After the fact, the premise remained nonsensical. Perhaps if the Colts had been able to shift the ball to the right via mental telepathy, the play would have had a prayer of succeeding.

Afterward, their attempts to explain the call were also clunky and ineffective.

"I take responsibility," Pagano said. "The whole idea there was on a fourth-and-3 or less, shift to an alignment where you either catch them misaligned, they try to sub some people in, catch 'em with more men on the field, 12 men on the field, and if you get a certain look, you've got three yards, two yards, you can make a play. But, again, we shifted over and I didn't a good enough job of coaching it during the week. Alignment-wise, we weren't lined up correctly, and then a communication breakdown between the quarterback and the snapper and that's all on me.

"I take full responsibility on that, and I didn't do a good enough job of getting that communicated to the guys, and obviously it played a huge factor in this loss, given the field position at the point in the game and the touchdown that resulted from that."

Oh.

Whalen and Anderson each stuck with the vague miscommunication theme, with the former saying, "Obviously ... we shouldn't have done it. It was a miscommunication between all of us, between us and the coaches and everything. We'll take a look at it tomorrow and get it all worked out."

And won't that be a lively film session at the Colts' training facility?

Pagano, whose 3-3 team remains atop the flaccid AFC South, has plenty to ponder. Having turned down an offer for a one-year extension to his contract, which expires after the season -- and thus, essentially, betting on himself to come up big in 2015 -- Pagano undoubtedly understands the stakes.

Last month, NFL Media's Ian Rapoport reported that people close to the coach believe Pagano has "doubts" he'll return to Indy next year. They can't be any more confident after Sunday.

Though general manager Ryan Grigson has downplayed reports of tension between him and Pagano, the coach seemed to take a shot at the team's talent level after a Week 2 defeat to the New York Jets, suggesting that the Colts have had longstanding offensive-line issues that have yet to be remedied. Thus far, Grigson has refrained from firing back.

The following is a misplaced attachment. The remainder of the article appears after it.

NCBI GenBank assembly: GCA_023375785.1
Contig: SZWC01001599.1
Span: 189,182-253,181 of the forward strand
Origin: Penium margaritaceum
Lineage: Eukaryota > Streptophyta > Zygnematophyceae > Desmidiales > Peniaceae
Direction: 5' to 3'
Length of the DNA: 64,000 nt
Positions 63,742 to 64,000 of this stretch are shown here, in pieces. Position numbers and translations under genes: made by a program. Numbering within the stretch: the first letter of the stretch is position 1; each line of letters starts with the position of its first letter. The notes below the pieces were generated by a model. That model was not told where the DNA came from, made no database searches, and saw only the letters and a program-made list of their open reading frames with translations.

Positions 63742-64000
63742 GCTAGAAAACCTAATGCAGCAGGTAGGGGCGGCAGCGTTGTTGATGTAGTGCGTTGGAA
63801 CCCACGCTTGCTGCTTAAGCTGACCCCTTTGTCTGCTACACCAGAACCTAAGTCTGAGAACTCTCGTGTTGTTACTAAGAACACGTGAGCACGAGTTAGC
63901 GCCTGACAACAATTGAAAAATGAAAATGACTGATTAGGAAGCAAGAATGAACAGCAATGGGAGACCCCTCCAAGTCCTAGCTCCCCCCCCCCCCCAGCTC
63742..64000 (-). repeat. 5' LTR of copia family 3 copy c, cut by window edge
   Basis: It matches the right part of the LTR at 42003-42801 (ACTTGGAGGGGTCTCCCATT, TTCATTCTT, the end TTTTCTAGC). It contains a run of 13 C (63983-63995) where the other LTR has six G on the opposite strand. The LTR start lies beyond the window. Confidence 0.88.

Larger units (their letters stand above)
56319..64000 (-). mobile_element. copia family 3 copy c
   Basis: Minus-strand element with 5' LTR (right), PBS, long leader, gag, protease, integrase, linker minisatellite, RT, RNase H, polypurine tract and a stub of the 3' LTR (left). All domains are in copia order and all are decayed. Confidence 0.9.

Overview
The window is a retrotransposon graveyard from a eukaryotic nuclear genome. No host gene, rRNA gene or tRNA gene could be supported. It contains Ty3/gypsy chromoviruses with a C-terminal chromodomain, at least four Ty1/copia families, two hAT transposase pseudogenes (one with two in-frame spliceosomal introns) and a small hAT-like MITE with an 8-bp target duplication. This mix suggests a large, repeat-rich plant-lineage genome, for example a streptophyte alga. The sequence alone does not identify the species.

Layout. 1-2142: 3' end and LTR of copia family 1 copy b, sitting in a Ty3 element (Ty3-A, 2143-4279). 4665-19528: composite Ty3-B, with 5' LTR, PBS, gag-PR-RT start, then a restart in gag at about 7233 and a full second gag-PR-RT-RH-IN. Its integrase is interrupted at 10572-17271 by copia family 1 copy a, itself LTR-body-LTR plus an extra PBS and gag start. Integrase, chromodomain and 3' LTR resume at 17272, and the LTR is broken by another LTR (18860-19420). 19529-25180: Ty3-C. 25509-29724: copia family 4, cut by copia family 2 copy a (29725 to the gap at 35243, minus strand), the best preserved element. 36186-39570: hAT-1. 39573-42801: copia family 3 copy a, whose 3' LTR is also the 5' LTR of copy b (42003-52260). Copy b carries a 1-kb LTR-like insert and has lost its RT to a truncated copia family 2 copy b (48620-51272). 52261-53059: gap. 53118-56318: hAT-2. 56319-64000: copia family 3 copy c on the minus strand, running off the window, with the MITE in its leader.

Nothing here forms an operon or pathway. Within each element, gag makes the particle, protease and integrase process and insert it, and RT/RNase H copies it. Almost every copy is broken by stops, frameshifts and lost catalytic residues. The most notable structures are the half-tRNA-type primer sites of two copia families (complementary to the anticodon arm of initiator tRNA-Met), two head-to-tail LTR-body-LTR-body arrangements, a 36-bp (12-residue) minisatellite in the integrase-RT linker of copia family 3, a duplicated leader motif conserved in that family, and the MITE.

Every game, all season

The final say likely will belong to Irsay, who could not be reached for comment after the game. Though Luck struggled early in the season, he is considered the NFL's most promising young quarterback and likely will command a second contract that makes him the league's highest-paid player. His presence should make the Indy job extremely attractive to potential replacements, and the owner might choose to consider some high-profile options, given Pagano's impending free-agent status.

It's also possible Irsay, like most people at Lucas Oil Stadium Sunday night, believes Pagano's gaffe in such a high-profile game was unconscionable, and that it will factor into the owner's ultimate assessment.

Other than that, Pagano didn't really have a whole lot on the line when Whalen snapped that ball to Anderson.

In fairness, Pagano seemed to recognize the urgency of the moment heading into Sunday's game, and it resonated with his players. After Luck methodically drove Indy down the field on the game's opening drive, Pagano elected to go for it on fourth-and-1 from the New England 5 -- and Donte Moncrief made a terrific catch of a fade from Luck on the left side of the end zone, giving the Colts a 7-0 lead.

After Adams' 14-yard interception for a touchdown put Indy up 14-10 with 11:30 left in the second quarter, Pagano called for an onside kick -- which replays seemed to show a Colts player recovering. However, officials ruled that the Patriots had possession and declined to overturn the call after Pagano threw his challenge flag.

"Look, we knew we were gonna be aggressive," veteran linebacker D'Qwell Jackson said afterward. "So, you know what? As a defense, we've gotta do our job.

"Chuck put it out there. We've got to back him up, man. That was the mindset going out on that field -- we've got to make sure we protect him. (After the fake punt failed), we've got to find a way to stop their offense on a short field. We didn't, and he's gonna take the blame. But he shouldn't."

When I brought up the subject of Pagano's job security, Jackson shook his head and said, "Man, listen: I don't even want to think about that. He's the right guy for the job, and we'd do anything for that guy."

Right now, if the Colts want to do something for Pagano, they'll invent a time machine and transport him back to the middle of the third quarter. Failing that, they'll need to play the way they played in the first half of Sunday's game for much of the rest of the season -- and, most likely, elevate their game in the playoffs.

In the meantime, they can confront this bittersweet reality: For all the fears coming into the game that the Patriots would embarrass Indy, it turned out the Colts simply embarrassed themselves.

Follow Michael Silver on Twitter @mikesilver.